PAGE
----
Hope these cuties make you laugh, kindergarteners really "awwwwwwwed"at their cuteness.

Tuesday, March 25, 2014

4th Grade Owls

For those of you that don't know I travel between 3 different schools one school I have a classroom, the other two I have a cart and go room to room.  I see a lot of kids and not very often (only once every 8 schools days), it's a bummer because I have so many awesome things I want to do, but simply don't have the time.  At one of my schools I have a 4th grade teacher who will often ask me to come up with an art project that they can do in their classroom.  So when coming up with projects I like to come up with something that is very independent so the students can work on them when they finish an assignment early or have free time.

Here is the project I came up with.  

I explained the project briefly to the classroom teacher, I gave her a finished example, a step by step how to draw an owl, and an in progress example for the students to look at.  Here are some of the results.  Aren't they fun?  An independently done project finished with oil pastels.  They are also topped off with liquitex clear gloss varnish which kind of gives the oil pastels a beautiful painted look.  I like to use this rather than fixative if time allows.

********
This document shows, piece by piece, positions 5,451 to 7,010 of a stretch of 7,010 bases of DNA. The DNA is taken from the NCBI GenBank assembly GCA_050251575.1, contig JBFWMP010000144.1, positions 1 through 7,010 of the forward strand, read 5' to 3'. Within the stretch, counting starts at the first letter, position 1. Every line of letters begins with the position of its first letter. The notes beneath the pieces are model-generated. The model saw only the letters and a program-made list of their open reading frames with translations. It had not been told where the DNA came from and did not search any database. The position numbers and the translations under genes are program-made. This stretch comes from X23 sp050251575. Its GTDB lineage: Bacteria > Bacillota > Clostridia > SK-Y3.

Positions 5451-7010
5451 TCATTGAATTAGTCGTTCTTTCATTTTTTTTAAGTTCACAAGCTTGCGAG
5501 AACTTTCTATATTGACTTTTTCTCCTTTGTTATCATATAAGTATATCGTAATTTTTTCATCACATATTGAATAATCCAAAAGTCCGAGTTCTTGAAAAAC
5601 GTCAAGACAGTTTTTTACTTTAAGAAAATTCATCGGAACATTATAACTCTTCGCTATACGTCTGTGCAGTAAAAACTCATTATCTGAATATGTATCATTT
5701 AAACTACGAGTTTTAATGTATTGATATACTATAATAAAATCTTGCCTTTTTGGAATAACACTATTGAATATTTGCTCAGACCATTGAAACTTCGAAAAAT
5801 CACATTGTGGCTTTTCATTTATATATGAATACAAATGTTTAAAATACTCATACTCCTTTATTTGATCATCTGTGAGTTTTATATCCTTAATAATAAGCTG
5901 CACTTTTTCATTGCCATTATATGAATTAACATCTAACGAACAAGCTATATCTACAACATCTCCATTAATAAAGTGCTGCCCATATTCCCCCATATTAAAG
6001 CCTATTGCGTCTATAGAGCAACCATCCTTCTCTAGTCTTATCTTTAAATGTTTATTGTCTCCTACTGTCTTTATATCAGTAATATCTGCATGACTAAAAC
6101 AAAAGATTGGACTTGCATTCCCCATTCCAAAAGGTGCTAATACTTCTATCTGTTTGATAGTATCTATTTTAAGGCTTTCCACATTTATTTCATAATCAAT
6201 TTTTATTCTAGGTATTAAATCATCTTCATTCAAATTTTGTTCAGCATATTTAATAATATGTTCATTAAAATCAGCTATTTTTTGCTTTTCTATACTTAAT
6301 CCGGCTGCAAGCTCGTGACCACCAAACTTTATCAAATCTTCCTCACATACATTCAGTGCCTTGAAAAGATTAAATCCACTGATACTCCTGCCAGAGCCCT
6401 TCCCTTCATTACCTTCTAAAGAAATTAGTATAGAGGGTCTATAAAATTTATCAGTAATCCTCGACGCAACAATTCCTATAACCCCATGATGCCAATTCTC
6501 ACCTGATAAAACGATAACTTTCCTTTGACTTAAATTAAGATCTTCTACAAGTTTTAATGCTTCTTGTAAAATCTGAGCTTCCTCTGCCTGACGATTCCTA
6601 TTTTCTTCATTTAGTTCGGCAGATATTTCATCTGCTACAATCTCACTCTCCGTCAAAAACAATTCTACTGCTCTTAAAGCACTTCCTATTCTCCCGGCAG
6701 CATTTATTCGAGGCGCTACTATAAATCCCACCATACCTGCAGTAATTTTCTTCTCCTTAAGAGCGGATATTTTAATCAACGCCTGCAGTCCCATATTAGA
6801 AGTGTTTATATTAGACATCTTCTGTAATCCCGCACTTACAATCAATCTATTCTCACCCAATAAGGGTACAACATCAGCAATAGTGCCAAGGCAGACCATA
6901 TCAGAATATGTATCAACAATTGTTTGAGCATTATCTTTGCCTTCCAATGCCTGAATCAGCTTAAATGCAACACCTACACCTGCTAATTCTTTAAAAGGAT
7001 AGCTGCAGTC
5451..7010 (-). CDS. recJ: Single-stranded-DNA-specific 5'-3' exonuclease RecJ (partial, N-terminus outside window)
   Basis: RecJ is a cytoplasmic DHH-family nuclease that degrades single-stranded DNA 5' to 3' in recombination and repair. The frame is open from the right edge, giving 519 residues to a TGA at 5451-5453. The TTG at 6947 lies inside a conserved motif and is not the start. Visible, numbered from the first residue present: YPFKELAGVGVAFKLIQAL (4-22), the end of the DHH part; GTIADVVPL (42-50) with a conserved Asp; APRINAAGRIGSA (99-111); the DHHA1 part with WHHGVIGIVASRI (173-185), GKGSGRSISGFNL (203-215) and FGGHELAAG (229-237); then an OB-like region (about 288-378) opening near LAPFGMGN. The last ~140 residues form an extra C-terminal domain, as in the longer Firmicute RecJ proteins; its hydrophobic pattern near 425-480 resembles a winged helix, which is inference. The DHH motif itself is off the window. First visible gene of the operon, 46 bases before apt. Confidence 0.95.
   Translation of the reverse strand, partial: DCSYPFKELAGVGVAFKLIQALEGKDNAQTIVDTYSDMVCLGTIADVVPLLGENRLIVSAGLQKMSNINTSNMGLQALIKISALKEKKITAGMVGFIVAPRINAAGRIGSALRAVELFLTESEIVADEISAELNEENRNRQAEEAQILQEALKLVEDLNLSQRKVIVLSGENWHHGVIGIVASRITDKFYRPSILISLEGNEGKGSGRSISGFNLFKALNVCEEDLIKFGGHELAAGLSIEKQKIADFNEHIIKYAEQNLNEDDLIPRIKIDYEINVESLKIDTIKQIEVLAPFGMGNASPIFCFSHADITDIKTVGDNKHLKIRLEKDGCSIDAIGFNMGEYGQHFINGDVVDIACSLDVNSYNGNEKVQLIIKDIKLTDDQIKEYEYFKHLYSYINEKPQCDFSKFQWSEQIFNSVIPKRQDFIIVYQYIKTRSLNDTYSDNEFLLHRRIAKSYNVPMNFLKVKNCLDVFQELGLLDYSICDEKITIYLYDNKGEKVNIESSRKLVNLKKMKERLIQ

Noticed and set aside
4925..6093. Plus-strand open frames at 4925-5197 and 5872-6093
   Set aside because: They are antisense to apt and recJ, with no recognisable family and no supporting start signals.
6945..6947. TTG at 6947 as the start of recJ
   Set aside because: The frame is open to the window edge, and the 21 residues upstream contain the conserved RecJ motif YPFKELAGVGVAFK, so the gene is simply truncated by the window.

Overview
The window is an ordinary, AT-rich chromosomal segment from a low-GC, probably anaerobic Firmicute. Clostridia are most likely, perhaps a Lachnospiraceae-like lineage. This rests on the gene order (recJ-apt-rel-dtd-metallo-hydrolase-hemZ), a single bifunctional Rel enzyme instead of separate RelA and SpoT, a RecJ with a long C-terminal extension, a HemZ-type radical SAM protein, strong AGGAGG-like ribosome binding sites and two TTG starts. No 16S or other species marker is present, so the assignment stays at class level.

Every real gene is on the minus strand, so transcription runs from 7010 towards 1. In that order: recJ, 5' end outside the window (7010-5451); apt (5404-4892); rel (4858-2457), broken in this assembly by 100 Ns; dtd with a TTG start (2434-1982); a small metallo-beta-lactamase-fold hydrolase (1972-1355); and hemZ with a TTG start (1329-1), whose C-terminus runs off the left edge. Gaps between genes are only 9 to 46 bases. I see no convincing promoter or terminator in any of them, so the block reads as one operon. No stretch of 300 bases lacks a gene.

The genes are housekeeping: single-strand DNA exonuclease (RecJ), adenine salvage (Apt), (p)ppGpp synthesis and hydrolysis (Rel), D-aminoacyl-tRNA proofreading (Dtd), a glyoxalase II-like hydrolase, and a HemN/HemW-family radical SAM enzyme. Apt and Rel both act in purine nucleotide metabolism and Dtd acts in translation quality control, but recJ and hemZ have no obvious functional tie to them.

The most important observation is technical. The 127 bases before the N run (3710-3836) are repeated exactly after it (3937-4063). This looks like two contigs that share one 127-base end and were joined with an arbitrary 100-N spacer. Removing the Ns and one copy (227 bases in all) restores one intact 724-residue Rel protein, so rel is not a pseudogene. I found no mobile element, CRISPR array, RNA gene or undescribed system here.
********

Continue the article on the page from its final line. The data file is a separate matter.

This student comes from a Native American background.  In her culture, they see the owl as an omen so she chose to do another animal.  

Wednesday, March 19, 2014

3rd Grade Coil Pots

I love doing clay projects with students, I just wish I saw them more so it wasn't a rush to finish.  When doing clay projects I generally try to keep the working period to only one class.